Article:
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Category Archives: PLACE MATTERS

There’s a place for you at the Oregon Place Matters Conference

Health starts in your community

Do you care about creating safer neighborhoods? Or making it easier for people to walk, bike or roll in wheelchairs, instead of driving cars?

What about reducing the secondhand effects of excessive alcohol use, like impaired driving and domestic violence? Or getting people involved in making your community a healthier place?

If you answered yes to any of these questions, then I have a conference for you.

At the 2018 Oregon Place Matters Conference, October 29-30 in Portland at the Oregon Convention Center, you will meet and learn from others around the state who are tackling these challenges in their communities. Our nationally renowned keynote speakers will inform and inspire you, whether you work in public health, tribal health, education, hospitals and health systems, social justice, community activism, transportation, parks and recreation, land use or worksite wellness. The conference is open to anyone who wants to help build a statewide movement that supports health for all people in Oregon.

We’ll be looking closely at the leading preventable causes of death in our state: tobacco use, poor nutrition, physical inactivity and excessive alcohol use. To address any of these challenges effectively, we have to talk about place – from how we design our communities, to how we move in them, to how to counteract the harmful products and messages that make it harder for people to live healthful lives.

I’m especially looking forward to our keynote speakers, who have attracted national attention for change-making work that lines up with Oregon’s public health priorities.

Among them is Dr. Debra Furr-Holden, whom I recently heard at a meeting on alcohol policy, where she spoke about the effects of retailer density – or the concentration of stores that sell alcohol in certain neighborhoods. Dr. Furr-Holden is director of the Flint Center for Health Equity Solutions, funded by the National Institute on Minority Health and Health Disparities, at Michigan State University.

Dr. Debra Furr-Holden

Dr. Furr-Holden, an epidemiologist, is known for her data-driven work to identify structural barriers to health in low-income and racial-minority communities. For example, Dr. Furr-Holden and her colleagues examined how the density of stores that sell alcohol in low-income, predominantly African-American neighborhoods in Baltimore is linked to lower life expectancies. They found that store density is associated with higher levels of community disadvantage and higher rates of violence, both of which are associated with lower life expectancies. When Debra speaks to the Place Matters Conference, she will share some Oregon data that is sure to be equally revealing.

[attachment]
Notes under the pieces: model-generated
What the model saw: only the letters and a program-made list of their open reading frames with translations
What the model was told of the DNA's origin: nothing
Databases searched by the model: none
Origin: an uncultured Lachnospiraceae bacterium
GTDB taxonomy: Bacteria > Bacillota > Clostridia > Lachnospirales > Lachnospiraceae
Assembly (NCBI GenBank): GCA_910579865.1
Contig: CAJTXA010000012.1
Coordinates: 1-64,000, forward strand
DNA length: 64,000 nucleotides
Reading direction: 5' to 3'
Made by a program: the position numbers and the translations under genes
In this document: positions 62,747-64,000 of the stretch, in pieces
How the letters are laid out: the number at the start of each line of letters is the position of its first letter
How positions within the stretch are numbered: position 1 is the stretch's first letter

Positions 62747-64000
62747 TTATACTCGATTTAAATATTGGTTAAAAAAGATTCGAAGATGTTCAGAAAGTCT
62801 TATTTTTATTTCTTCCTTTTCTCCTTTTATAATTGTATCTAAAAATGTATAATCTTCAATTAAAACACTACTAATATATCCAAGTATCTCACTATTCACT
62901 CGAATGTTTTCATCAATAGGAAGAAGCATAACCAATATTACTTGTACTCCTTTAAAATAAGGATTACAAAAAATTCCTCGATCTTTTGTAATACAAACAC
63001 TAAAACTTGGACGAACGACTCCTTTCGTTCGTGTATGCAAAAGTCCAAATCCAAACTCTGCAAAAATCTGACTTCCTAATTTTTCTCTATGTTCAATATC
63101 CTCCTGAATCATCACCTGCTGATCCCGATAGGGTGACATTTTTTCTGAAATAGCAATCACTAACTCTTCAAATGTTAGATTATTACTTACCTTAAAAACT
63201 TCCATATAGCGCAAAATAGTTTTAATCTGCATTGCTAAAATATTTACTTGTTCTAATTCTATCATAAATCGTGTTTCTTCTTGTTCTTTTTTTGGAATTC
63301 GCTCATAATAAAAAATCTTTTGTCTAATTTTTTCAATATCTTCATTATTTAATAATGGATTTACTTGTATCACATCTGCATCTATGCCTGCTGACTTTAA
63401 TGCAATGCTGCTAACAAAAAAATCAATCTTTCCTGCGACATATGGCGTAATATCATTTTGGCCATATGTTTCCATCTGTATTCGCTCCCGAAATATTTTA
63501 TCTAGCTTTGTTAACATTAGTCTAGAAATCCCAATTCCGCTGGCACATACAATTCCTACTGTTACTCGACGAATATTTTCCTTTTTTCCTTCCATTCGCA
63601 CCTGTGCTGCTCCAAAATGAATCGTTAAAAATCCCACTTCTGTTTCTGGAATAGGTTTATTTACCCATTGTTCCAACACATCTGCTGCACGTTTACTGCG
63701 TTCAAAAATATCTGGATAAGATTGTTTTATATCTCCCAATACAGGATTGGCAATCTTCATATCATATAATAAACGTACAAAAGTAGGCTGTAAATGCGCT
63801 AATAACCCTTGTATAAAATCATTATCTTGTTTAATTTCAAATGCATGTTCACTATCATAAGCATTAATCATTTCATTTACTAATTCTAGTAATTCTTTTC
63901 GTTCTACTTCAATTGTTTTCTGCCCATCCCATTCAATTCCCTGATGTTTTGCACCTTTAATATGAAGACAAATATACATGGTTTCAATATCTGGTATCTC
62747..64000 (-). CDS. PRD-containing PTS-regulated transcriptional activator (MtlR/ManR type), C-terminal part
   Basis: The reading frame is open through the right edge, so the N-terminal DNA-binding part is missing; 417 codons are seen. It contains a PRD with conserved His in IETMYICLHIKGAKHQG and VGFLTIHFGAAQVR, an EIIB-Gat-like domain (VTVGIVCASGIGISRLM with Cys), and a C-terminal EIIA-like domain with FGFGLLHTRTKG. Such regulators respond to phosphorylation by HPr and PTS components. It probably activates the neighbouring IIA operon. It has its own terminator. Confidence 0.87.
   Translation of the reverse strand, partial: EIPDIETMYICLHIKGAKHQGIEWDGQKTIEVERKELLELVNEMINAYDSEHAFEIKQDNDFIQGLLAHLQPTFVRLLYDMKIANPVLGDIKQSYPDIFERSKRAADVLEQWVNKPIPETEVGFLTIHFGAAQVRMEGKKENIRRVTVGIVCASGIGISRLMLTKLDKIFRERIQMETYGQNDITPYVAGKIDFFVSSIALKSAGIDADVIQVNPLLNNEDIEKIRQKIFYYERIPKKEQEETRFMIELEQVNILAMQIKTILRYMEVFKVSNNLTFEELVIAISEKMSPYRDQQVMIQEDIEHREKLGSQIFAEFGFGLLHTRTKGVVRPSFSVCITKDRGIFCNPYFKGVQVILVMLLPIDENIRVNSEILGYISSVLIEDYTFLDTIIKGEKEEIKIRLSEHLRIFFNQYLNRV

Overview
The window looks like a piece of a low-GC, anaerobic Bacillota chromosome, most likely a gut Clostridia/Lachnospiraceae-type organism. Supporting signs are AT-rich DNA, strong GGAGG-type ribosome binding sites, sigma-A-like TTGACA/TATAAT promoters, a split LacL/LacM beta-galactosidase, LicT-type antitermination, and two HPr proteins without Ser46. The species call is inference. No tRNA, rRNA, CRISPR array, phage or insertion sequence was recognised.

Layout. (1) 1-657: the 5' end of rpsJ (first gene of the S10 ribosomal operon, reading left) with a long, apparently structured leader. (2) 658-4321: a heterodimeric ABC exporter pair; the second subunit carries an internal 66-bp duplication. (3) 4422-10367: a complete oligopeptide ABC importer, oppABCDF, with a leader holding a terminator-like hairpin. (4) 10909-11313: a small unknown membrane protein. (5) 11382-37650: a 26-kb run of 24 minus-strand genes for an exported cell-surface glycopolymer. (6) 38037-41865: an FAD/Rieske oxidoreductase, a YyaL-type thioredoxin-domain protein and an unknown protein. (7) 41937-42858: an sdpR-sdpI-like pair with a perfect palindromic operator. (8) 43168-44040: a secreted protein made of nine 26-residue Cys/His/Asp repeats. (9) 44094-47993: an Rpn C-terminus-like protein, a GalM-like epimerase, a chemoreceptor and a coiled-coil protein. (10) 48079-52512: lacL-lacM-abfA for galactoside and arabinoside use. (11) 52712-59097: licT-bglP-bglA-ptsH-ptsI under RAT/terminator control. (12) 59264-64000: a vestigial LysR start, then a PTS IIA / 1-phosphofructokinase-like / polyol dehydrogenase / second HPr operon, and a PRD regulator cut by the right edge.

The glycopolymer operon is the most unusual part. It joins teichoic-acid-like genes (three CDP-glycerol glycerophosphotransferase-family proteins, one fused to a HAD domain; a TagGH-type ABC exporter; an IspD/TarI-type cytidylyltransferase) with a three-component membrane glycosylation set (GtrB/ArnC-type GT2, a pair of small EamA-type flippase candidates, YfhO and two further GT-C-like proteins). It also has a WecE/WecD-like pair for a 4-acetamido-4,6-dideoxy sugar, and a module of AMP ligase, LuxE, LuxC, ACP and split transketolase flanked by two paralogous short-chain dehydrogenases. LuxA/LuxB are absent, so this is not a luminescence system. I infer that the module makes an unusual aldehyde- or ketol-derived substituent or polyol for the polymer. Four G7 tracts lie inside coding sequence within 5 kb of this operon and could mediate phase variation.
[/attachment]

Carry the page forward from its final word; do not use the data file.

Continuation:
She and others at the conference will help us look at how our environments shape our health, including our use of alcohol – a critical issue for Oregon, where excessive alcohol use is a leading risk factor for chronic disease. As the No. 3 preventable cause of death in our state, excessive alcohol use is responsible for nearly 2,000 deaths annually. One of our top public health goals is to decrease heavy drinking among adults and decrease binge drinking among adults and youth.

The conference registration deadline has been extended through Sunday October 21 at 11:59 p.m – so I encourage you to register soon for the 2018 Oregon Place Matters Conference. Come hear from Dr. Furr-Holden and our other keynote speakers, Charles Brown and David Toland (more about them below), and network with hundreds of people from across our state who care about making our communities healthier.

See you there!

 

Charles Brown, MPA: Charles is a senior researcher with the Alan M. Voorhees Transportation Center and adjunct professor at the Edward J. Bloustein School of Planning and Public Policy, both at Rutgers University. Charles has helped rural areas, medium-sized cities and large metro areas provide greater social equity in public transportation, giving him broad insight on the challenges that face big and small communities across Oregon.

 

David Toland, MPA: David is the first CEO of Thrive Allen County, a nonprofit coalition working to improve quality of life and economic conditions in Allen County, Kansas, which was selected as a 2017 Robert Wood Johnson Foundation Culture of Health Prize winner. David has overseen Thrive’s development into a strong countywide organization that was instrumental in the development of 20 miles of new trails; voter approval of a new critical access hospital; passage of both a Tobacco 21 ordinance and Complete Streets; the opening of a new federally qualified health center (FQHC); and the ongoing redevelopment of a former county hospital site into a new retail and apartment neighborhood.

 

2018 Oregon Place Matters Conference

When: Mon., Oct. 29, 2018 – 8 a.m. to 5 p.m.; Tues., Oct. 30, 2018 – 8 a.m. to 3:30 p.m.

Where: Oregon Convention Center, 777 NE Martin Luther King Jr. Blvd, Portland

More about the conference and how to register: https://beattygroup.cvent.com/2018OregonPlaceMatters

Questions? placematters.conference@state.or.us